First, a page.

Tuesday, 12 March 2013
Is the planning system corrupt?
A recent investigation by the Daily Telegraph has drawn attention to the shadier side of town and country planning. I suspect that full-blown bribery is still fairly rare in this country, although if you read Private Eye’s “Rotten Boroughs” column you may well suspect that unethical conduct is rather too prevalent in local authorities around the country.
Outright bribery and corruption may be comparatively rare, but there is strong anecdotal evidence that there has been a sort of ‘low level’ corruption in the planning system for many years – one councillor doing a favour for another councillor or for his family and friends. It seems to go on in rather too many councils. Declaring an interest and withdrawing from the discussion makes no difference, as Councillor X can usually rely on Councillor Y to make sure the scheme in which Councillor X has declared an interest goes through anyway.
What is new (at least to me) is councillors doing this for ‘consultancy fees’. Frankly, this comes too close for comfort to outright bribery, and may well cross the line of criminality. When this sort of thing is going on, alarm bells begin to ring very loudly. I am no great fan of the Daily Torygraph, but I think they are on to something here.
But there is really no need for developers and landowners to employ shady PR companies, local councillors or serving local government officers to advise them how to get planning permission. There are plenty of legitimate planning consultancies whose full-time paid staff are perfectly capable of advising on the planning process and who can steer development proposals through the planning system. The development management system is complex and bureaucratic, but it is not an arcane mystery, and doesn’t need unqualified wheeler-dealers or Mr Fix-its to get planning permission for largely undeserved fees. If you employ a proper planning consultant (usually a chartered town planner or possibly a chartered surveyor or architect) to act for you, you will get a proper professional job done, and will have a better chance of achieving a successful development than is likely if you go to the sort of charlatans that the Daily Telegraph investigation has uncovered.
I strongly suspect that local councillors who are alleged to be offering their services as ‘consultants’ know a lot less about the planning system than they claim. Nothing can beat the professional experience and expertise of a legitimate planning professional who works full time in that capacity. Landowners and developers would be well advised to steer clear of amateurs, moonlighters and part-timers.
There certainly needs to be some tightening up of the system so far as the conduct of councillors and local government officers is concerned. It is easier to deal with the case of local government officers than that of councillors. Officers’ terms of employment should already preclude any ‘moonlighting’, and if they do not do so, the nationally settled standard terms of employment should be amended to ensure that officers cannot engage in any other paid work, or act in any other capacity, whether paid or unpaid, which could involve them in doing anything that might give rise to a conflict of interest. Breach of such a condition of employment should be regarded as gross misconduct leading to summary dismissal.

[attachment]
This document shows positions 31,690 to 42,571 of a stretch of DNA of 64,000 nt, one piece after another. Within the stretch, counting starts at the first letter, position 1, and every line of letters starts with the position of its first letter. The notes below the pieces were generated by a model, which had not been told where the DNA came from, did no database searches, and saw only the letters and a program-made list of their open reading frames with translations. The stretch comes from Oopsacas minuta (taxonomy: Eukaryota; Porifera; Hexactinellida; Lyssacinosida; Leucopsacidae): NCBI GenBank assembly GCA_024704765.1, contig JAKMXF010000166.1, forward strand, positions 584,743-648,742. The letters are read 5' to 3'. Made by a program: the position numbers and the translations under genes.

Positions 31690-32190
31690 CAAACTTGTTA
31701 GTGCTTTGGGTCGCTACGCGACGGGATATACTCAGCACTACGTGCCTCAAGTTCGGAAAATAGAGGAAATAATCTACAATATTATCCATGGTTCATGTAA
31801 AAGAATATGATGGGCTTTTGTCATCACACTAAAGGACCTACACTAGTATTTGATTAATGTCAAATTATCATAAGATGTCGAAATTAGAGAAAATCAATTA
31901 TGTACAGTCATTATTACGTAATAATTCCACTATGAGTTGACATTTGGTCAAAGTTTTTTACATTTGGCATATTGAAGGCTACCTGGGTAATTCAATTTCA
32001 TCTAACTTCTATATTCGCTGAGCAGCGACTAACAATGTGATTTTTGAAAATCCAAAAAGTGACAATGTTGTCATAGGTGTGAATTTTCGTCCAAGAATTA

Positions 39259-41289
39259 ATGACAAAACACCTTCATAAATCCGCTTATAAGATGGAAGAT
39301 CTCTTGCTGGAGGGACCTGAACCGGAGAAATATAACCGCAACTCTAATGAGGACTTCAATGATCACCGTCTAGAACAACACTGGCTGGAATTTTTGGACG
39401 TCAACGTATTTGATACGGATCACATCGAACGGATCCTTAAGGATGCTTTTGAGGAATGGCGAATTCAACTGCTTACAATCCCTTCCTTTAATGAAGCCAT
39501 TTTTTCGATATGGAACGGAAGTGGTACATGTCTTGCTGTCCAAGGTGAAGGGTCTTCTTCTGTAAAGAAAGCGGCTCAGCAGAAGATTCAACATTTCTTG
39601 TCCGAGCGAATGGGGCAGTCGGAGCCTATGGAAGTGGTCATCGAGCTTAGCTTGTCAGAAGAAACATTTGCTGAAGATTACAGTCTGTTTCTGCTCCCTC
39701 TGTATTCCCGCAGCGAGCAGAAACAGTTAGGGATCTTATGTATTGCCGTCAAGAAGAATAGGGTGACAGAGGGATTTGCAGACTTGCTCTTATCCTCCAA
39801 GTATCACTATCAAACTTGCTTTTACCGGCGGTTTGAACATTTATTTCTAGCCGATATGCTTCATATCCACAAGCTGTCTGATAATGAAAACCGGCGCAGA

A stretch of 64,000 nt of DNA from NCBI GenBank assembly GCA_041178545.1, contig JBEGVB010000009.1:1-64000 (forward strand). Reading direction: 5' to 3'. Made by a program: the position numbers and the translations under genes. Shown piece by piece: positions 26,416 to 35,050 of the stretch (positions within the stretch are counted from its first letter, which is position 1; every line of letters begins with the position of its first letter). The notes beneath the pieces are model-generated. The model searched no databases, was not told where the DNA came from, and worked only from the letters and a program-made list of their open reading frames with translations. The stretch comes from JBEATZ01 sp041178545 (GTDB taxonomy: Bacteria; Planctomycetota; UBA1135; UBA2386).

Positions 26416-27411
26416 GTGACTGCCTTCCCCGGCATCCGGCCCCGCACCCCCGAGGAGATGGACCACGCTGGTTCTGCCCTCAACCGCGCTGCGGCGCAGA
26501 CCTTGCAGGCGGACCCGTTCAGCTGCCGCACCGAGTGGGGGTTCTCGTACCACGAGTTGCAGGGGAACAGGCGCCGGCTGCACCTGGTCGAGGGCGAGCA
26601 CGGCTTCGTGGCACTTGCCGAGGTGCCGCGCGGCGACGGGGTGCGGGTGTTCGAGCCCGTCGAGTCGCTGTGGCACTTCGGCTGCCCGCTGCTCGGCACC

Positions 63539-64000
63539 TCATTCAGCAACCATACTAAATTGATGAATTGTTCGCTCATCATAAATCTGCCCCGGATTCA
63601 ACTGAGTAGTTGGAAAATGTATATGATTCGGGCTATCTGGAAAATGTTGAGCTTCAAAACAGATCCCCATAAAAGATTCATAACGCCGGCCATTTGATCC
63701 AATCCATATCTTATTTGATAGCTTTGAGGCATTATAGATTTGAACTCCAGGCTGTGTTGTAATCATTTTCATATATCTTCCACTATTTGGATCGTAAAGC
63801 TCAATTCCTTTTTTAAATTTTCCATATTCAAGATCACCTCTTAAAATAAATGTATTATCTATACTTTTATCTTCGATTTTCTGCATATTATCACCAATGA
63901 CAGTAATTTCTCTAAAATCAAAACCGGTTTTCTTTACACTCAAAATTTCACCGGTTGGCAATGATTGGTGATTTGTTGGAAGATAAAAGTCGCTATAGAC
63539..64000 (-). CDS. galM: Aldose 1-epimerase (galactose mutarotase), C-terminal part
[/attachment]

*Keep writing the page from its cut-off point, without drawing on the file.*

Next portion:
It is perhaps arguable that councillors (or council candidates) whose professional or business activities could give rise to conflicts of interest should be disqualified from being elected members of councils which exercise a development management function, although it would admittedly be very difficult to know precisely where to draw the line when determining whether professional or business activities might or might not give rise to conflicts of interest. Too strict a rule could be detrimental to the local democratic process.
Even if there is no blanket disqualification of this sort, there should be a strict rule that no councillor should communicate in any way with any other councillor or officer in a case where any conflict of interest could arise. What constitutes a ‘conflict of interest’ should be widely defined, and should go somewhat beyond those interests that are currently required to be declared. What I am suggesting is that simply declaring an interest would not be enough; a vow of complete silence would have to be observed at all stages during which a planning application is in the system.
There really need to be strict sanctions to enforce this discipline, and here we come across a problem created by the present government. There was just such a system in place until the coalition government came to power. However, they scrapped the established Standards Board regime, which had ensured there was a centrally prescribed model code of conduct and standards committees with the power to suspend a local authority member, plus a central standards board to ensure uniform compliance throughout the country with prescribed standards of conduct. The government may come to regret having removed this essential disciplinary machinery.
© MARTIN H GOODALL